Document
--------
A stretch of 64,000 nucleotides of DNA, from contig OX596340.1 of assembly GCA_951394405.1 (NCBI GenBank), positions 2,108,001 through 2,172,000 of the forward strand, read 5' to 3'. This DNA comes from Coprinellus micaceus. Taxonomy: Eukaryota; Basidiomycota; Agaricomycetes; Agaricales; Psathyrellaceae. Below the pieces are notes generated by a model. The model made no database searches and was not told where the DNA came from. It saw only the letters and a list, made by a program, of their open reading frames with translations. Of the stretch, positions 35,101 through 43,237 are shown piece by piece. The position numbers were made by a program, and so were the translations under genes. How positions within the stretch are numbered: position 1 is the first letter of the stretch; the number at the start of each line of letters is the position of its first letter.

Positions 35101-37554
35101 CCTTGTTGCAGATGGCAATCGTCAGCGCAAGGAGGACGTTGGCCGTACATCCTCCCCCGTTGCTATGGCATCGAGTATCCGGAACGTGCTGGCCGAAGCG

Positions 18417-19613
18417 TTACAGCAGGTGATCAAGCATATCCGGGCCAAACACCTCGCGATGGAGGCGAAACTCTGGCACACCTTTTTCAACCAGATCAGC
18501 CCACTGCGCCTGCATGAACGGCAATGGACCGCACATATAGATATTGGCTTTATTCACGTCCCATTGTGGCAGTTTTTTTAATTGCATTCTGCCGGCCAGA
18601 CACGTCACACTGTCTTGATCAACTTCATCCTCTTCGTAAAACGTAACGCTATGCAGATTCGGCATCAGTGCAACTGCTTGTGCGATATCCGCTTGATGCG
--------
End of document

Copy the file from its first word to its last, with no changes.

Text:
A stretch of 64,000 nucleotides of DNA, from contig OX596340.1 of assembly GCA_951394405.1 (NCBI GenBank), positions 2,108,001 through 2,172,000 of the forward strand, read 5' to 3'. This DNA comes from Coprinellus micaceus. Taxonomy: Eukaryota; Basidiomycota; Agaricomycetes; Agaricales; Psathyrellaceae. Below the pieces are notes generated by a model. The model made no database searches and was not told where the DNA came from. It saw only the letters and a list, made by a program, of their open reading frames with translations. Of the stretch, positions 35,101 through 43,237 are shown piece by piece. The position numbers were made by a program, and so were the translations under genes. How positions within the stretch are numbered: position 1 is the first letter of the stretch; the number at the start of each line of letters is the position of its first letter.

Positions 35101-37554
35101 CCTTGTTGCAGATGGCAATCGTCAGCGCAAGGAGGACGTTGGCCGTACATCCTCCCCCGTTGCTATGGCATCGAGTATCCGGAACGTGCTGGCCGAAGCG

Positions 18417-19613
18417 TTACAGCAGGTGATCAAGCATATCCGGGCCAAACACCTCGCGATGGAGGCGAAACTCTGGCACACCTTTTTCAACCAGATCAGC
18501 CCACTGCGCCTGCATGAACGGCAATGGACCGCACATATAGATATTGGCTTTATTCACGTCCCATTGTGGCAGTTTTTTTAATTGCATTCTGCCGGCCAGA
18601 CACGTCACACTGTCTTGATCAACTTCATCCTCTTCGTAAAACGTAACGCTATGCAGATTCGGCATCAGTGCAACTGCTTGTGCGATATCCGCTTGATGCG